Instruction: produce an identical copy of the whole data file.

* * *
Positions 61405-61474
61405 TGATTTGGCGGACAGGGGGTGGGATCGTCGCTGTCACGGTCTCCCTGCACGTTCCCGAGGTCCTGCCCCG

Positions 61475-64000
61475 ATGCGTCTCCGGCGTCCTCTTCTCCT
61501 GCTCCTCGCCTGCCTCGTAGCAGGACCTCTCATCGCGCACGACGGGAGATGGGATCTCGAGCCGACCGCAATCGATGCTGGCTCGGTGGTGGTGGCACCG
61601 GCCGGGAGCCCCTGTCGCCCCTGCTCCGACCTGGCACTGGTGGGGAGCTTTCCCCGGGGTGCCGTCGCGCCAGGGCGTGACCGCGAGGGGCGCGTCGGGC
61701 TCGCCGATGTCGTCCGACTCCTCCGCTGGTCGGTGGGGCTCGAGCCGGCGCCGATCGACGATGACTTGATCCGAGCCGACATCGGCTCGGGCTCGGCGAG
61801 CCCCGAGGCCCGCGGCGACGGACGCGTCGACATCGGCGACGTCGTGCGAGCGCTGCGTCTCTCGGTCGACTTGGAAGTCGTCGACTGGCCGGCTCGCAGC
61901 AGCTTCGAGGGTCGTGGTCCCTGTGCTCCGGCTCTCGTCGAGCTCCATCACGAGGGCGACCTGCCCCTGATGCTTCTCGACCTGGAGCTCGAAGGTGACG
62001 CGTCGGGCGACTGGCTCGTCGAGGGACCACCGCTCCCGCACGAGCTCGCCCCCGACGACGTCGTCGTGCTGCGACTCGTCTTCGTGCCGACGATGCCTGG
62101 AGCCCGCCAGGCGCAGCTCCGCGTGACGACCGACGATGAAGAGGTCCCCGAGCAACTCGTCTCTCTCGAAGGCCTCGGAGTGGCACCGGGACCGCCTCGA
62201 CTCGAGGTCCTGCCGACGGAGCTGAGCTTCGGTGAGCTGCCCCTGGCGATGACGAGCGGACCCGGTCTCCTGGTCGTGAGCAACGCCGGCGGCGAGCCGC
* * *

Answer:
Positions 61405-61474
61405 TGATTTGGCGGACAGGGGGTGGGATCGTCGCTGTCACGGTCTCCCTGCACGTTCCCGAGGTCCTGCCCCG

Positions 61475-64000
61475 ATGCGTCTCCGGCGTCCTCTTCTCCT
61501 GCTCCTCGCCTGCCTCGTAGCAGGACCTCTCATCGCGCACGACGGGAGATGGGATCTCGAGCCGACCGCAATCGATGCTGGCTCGGTGGTGGTGGCACCG
61601 GCCGGGAGCCCCTGTCGCCCCTGCTCCGACCTGGCACTGGTGGGGAGCTTTCCCCGGGGTGCCGTCGCGCCAGGGCGTGACCGCGAGGGGCGCGTCGGGC
61701 TCGCCGATGTCGTCCGACTCCTCCGCTGGTCGGTGGGGCTCGAGCCGGCGCCGATCGACGATGACTTGATCCGAGCCGACATCGGCTCGGGCTCGGCGAG
61801 CCCCGAGGCCCGCGGCGACGGACGCGTCGACATCGGCGACGTCGTGCGAGCGCTGCGTCTCTCGGTCGACTTGGAAGTCGTCGACTGGCCGGCTCGCAGC
61901 AGCTTCGAGGGTCGTGGTCCCTGTGCTCCGGCTCTCGTCGAGCTCCATCACGAGGGCGACCTGCCCCTGATGCTTCTCGACCTGGAGCTCGAAGGTGACG
62001 CGTCGGGCGACTGGCTCGTCGAGGGACCACCGCTCCCGCACGAGCTCGCCCCCGACGACGTCGTCGTGCTGCGACTCGTCTTCGTGCCGACGATGCCTGG
62101 AGCCCGCCAGGCGCAGCTCCGCGTGACGACCGACGATGAAGAGGTCCCCGAGCAACTCGTCTCTCTCGAAGGCCTCGGAGTGGCACCGGGACCGCCTCGA
62201 CTCGAGGTCCTGCCGACGGAGCTGAGCTTCGGTGAGCTGCCCCTGGCGATGACGAGCGGACCCGGTCTCCTGGTCGTGAGCAACGCCGGCGGCGAGCCGC